[Kend C. Dodds]: […] ask anybody who’s done regular, old CSS and they’ll tell you that “I don’t know if it’s okay for me to change this, so I’m gonna duplicate it.” And now we’ve got – at PayPal (this is not made up) we had 90% unused CSS on the project I was using, because everybody was afraid to touch the old stuff. So we just duplicated something new and called it something else. And you might just say that we’re bad at CSS, but maybe CSS was bad at us, I don’t know… [laughter]
[Emma Bostain]: Well, that’s why styled-components and CSS-in-JS was so pivotal; it was like “Oh, hey, we can actually encapsulate all of this logic inside the component that it’s touching and don’t have to worry about bleeding code anymore.” It’s so much easier to delete things, and add things, and all of those things.
[Kend C. Dodds]: Yeah, you’re precisely right. That was the problem that those things were made to solve.
I’ve heard this exact story before several times, usually from large companies. Lots of developers, typical developer turnover… nobody knows what CSS is actually used and what isn’t because that is a very hard problem.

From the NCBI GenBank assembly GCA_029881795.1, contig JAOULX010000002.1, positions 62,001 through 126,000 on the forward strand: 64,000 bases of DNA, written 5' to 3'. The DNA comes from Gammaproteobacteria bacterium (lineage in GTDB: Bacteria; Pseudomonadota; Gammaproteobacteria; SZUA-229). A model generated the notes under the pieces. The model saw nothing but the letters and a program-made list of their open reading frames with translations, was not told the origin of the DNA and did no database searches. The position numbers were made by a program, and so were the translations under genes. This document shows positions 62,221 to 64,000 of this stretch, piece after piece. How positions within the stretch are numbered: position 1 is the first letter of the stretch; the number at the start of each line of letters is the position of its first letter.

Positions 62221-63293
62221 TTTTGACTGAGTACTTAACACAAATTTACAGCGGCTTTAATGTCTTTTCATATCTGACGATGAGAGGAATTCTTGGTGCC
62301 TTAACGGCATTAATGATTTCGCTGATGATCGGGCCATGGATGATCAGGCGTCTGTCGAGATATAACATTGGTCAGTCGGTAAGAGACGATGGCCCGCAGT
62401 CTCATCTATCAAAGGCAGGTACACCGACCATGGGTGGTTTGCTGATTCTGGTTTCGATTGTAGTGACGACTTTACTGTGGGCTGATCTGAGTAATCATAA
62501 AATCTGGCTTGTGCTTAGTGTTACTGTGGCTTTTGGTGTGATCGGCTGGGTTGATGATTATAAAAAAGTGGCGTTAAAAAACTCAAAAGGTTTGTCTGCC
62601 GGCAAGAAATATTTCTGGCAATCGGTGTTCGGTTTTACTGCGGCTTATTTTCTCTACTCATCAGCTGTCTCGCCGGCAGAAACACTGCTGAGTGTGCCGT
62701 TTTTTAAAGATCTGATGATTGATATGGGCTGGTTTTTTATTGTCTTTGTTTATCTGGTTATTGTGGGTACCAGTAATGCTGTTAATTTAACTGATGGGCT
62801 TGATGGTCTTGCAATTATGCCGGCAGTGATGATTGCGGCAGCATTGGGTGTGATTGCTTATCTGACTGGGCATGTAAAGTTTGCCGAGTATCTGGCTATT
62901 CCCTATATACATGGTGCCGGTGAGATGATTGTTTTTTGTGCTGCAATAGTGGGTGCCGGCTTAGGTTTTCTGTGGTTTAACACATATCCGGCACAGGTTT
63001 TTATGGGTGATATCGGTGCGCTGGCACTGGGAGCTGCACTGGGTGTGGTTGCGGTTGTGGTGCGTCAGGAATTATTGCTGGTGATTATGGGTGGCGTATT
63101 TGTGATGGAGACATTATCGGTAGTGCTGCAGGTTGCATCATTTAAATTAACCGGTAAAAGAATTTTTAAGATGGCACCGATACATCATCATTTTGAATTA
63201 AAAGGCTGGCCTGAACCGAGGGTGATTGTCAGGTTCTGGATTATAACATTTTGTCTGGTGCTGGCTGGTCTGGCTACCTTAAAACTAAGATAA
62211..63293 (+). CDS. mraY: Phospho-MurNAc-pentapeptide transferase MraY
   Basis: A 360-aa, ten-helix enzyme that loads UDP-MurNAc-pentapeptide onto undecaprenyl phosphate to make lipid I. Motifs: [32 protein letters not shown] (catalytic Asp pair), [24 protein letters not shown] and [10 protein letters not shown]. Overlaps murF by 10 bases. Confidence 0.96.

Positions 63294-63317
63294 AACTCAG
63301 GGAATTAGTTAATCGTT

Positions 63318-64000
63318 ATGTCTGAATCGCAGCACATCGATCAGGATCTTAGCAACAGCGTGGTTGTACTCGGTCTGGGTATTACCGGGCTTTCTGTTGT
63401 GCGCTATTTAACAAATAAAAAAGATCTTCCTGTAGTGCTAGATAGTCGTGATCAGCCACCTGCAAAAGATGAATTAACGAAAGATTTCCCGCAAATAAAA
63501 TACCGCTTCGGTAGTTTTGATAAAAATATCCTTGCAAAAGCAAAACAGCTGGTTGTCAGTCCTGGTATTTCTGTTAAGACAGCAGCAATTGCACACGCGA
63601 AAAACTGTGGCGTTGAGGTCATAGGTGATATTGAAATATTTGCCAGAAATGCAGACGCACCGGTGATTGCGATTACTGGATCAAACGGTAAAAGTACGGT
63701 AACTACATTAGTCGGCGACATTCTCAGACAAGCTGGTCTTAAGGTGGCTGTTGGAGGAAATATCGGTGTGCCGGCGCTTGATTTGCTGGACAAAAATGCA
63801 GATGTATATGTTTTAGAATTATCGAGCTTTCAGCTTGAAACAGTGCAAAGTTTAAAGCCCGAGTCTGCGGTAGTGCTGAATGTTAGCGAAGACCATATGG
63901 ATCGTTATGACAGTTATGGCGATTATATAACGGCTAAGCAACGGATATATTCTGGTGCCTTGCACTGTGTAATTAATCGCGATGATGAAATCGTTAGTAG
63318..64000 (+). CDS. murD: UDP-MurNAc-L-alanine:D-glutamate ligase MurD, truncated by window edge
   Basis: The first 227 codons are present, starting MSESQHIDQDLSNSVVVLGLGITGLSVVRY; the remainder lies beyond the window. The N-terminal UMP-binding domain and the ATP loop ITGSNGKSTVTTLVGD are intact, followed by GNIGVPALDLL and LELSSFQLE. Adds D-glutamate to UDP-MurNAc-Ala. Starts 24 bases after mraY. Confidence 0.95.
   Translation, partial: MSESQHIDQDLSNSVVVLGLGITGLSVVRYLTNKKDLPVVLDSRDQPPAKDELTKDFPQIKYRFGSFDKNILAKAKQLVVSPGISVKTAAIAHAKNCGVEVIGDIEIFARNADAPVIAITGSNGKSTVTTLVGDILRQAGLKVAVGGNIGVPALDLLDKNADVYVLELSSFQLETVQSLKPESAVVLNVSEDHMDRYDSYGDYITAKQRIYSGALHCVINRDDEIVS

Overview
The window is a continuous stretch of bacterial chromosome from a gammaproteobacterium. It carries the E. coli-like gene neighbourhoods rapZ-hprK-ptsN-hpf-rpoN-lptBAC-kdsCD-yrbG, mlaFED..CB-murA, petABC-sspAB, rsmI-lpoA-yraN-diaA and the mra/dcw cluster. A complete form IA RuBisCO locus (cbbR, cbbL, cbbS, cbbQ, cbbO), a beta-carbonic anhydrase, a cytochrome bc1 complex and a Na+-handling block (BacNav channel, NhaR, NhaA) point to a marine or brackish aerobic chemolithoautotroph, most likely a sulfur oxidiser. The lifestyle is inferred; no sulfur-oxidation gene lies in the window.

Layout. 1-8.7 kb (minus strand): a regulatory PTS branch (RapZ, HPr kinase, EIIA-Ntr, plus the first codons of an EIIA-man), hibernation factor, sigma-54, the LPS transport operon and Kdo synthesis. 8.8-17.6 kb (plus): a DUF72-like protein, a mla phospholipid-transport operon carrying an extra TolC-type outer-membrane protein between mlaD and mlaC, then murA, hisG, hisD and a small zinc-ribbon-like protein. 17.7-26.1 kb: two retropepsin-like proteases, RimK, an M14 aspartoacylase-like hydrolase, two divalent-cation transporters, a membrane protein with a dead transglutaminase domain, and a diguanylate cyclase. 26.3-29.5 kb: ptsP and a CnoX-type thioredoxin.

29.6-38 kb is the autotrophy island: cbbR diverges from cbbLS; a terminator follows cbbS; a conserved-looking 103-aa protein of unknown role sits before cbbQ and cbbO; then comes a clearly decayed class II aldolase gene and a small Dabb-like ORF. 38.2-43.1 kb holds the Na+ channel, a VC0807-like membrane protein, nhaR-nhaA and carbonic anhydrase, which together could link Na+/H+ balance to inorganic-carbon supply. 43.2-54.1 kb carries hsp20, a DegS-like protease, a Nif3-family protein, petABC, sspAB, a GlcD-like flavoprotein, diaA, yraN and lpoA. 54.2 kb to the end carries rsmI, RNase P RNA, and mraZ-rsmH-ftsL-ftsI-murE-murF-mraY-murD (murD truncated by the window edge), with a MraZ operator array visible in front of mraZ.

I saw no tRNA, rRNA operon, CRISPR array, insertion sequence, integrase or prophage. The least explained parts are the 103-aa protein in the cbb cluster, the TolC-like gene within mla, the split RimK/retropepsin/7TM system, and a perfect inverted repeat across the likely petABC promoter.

For this reason, I’m excited that “scoped styles” are making a bit of a comeback in standards discussions.
I remember an ancient idea (that maybe even shipped in browsers for a minute?) where you’d just chuck a
<style scoped> block right in the HTML and whatever the parent was, the styles were scoped to that parent. That was so cool, I wish we could have that again.
But it seems like the newer stuff (here’s Miriam’s original proposal) has some more clever stuff that that basic concept doesn’t cover — like being able to set a lower-boundary in addition to an upper-boundary, making it possible to scope “donut-shaped” styles in the DOM (a Nicole Sullivan term). Whatever happens, shadow DOM-free scoped styles with zero tooling is huge.